No deal Brexit to put UK, EU at greater risk, security minister warns

No deal Brexit would weaken EU-UK security cooperation, govt paper says.
No deal Brexit would weaken EU-UK security cooperation, govt paper says. Copyright BEN SABET /via REUTERS
By Alice Tidey
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If the UK crashes out of the EU without a deal it will be cut out from the bloc's databases on which DNA, fingerprints and information about suspects are shared.


A "no deal" Brexit would leave the UK and the European Union at greater risk, the UK's security minister has warned. 

In a speech to law enforcement and security leaders in London, British Security Minister Ben Wallace was set to argue that a no deal exit from the European Union would have a "real impact" on the UK's ability to cooperate closely with its European partners.

"The UK, through experience of the last few decades, has learnt that at the heart of effective security is close cooperation," Wallace will say, according to details of his upcoming speech shared by the Home Office. 

"A no deal situation would have a real impact on our ability to work with our European partners to protect the public.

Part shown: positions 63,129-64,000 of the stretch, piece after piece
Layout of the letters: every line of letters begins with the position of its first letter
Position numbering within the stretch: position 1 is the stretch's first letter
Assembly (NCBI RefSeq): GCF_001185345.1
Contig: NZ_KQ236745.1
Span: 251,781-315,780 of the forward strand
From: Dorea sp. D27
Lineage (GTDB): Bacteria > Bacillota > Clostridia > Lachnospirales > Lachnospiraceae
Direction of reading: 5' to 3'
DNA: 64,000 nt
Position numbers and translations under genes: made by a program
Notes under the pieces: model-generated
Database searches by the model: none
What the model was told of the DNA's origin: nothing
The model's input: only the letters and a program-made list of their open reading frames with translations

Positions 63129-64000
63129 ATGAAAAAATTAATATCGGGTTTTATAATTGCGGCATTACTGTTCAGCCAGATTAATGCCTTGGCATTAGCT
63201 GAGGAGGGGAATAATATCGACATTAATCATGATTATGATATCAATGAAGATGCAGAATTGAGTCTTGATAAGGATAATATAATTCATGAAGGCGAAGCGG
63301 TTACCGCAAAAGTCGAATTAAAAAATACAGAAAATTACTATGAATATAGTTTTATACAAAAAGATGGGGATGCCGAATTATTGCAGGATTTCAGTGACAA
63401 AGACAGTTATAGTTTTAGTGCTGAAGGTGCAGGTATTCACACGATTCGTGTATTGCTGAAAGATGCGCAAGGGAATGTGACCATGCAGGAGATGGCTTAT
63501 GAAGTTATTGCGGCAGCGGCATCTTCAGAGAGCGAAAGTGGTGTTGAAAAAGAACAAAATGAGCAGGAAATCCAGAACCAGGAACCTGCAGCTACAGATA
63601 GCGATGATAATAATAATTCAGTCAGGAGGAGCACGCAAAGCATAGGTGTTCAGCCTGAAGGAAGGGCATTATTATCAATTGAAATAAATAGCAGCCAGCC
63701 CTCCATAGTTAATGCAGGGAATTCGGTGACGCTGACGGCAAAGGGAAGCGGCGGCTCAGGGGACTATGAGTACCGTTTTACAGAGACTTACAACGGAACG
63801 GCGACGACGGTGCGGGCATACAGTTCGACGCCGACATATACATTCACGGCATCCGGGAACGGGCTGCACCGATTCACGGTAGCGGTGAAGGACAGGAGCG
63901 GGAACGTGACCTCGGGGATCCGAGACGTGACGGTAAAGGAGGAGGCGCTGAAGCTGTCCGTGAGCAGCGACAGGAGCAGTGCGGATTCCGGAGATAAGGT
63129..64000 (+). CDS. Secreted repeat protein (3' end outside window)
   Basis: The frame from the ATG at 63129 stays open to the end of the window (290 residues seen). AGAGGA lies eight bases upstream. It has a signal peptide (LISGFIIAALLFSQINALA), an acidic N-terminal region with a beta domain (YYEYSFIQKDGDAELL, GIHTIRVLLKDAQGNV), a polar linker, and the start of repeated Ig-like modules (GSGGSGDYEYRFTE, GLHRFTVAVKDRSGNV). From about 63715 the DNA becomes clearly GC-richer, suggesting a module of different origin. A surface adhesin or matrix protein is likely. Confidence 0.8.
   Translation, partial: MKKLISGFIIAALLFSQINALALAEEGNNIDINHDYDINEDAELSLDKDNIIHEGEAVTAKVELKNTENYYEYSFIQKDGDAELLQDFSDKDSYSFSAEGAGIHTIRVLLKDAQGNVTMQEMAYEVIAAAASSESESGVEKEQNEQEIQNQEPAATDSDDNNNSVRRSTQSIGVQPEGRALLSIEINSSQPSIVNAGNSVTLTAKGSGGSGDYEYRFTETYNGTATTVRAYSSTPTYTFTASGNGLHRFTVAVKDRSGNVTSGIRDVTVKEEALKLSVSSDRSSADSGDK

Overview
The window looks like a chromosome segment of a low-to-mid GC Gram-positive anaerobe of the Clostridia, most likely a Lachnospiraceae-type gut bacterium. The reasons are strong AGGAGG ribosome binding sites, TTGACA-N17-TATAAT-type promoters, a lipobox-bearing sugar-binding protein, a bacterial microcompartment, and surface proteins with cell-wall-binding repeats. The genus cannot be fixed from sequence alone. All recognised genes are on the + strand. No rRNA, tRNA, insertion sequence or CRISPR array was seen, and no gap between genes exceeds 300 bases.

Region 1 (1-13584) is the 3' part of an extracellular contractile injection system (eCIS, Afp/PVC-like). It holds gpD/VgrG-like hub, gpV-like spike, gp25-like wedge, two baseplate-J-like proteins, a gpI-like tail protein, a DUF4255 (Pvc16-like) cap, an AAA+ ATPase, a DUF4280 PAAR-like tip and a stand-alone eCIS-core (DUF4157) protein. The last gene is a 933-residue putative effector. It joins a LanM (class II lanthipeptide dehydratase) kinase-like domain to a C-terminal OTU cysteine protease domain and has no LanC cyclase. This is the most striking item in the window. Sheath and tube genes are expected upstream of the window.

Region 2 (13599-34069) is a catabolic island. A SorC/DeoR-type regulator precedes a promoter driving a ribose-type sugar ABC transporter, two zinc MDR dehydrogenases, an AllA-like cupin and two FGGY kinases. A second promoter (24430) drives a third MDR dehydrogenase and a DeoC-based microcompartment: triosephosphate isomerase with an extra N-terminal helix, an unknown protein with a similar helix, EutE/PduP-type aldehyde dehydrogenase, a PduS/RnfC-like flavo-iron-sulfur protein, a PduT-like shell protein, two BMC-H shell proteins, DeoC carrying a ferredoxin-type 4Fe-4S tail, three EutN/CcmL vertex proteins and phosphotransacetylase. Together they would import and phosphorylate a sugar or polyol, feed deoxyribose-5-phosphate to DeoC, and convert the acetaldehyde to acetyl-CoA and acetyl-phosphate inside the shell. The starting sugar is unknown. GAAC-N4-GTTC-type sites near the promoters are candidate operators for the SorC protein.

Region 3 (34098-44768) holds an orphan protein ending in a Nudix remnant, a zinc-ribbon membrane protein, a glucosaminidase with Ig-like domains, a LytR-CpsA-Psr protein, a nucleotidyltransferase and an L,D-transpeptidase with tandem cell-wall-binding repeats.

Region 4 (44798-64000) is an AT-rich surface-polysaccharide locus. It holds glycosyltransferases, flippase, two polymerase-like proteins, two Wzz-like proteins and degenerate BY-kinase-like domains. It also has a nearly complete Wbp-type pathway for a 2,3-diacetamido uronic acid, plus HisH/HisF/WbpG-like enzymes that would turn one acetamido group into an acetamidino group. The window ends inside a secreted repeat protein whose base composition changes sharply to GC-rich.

His warning comes as a paper from the Department for Exiting the EU states that crashing out of the bloc without a deal would result in the UK losing access to EU databases in which criminal records, DNA, fingerprints, passenger information and alerts on wanted suspects are shared.

The UK would also be unable to issue European Arrest Warrants, which would result in a significant slow-down in the extradition process, and put further strain on the country's judicial and penitentiary systems.

Cooperation on counter-terrorism, cybersecurity and illegal migration would also be impacted.

"In a no deal scenario, it would be harder for the UK and the EU to work strategically to tackle these evolving threats," the paper says.

Wallace will also say the Brexit deal "sets the foundations for the most comprehensive security relationship the EU has ever had with a non-EU country." 

But Diane Abbott from the main opposition Labour Party said the government "has failed on our policing and security arrangements post-Brexit."

The UK is scheduled to leave the EU on March 29, 2019 after which, if the deal is approved, the UK and EU will enter a transition period. During that time further negotiations will be carried out of a range of issues not yet fully fleshed out, including security.

If MPs oppose the deal on December 11, the UK risks crashing out without a deal, which would abruptly cut its access to EU programmes when it officially leaves the bloc.

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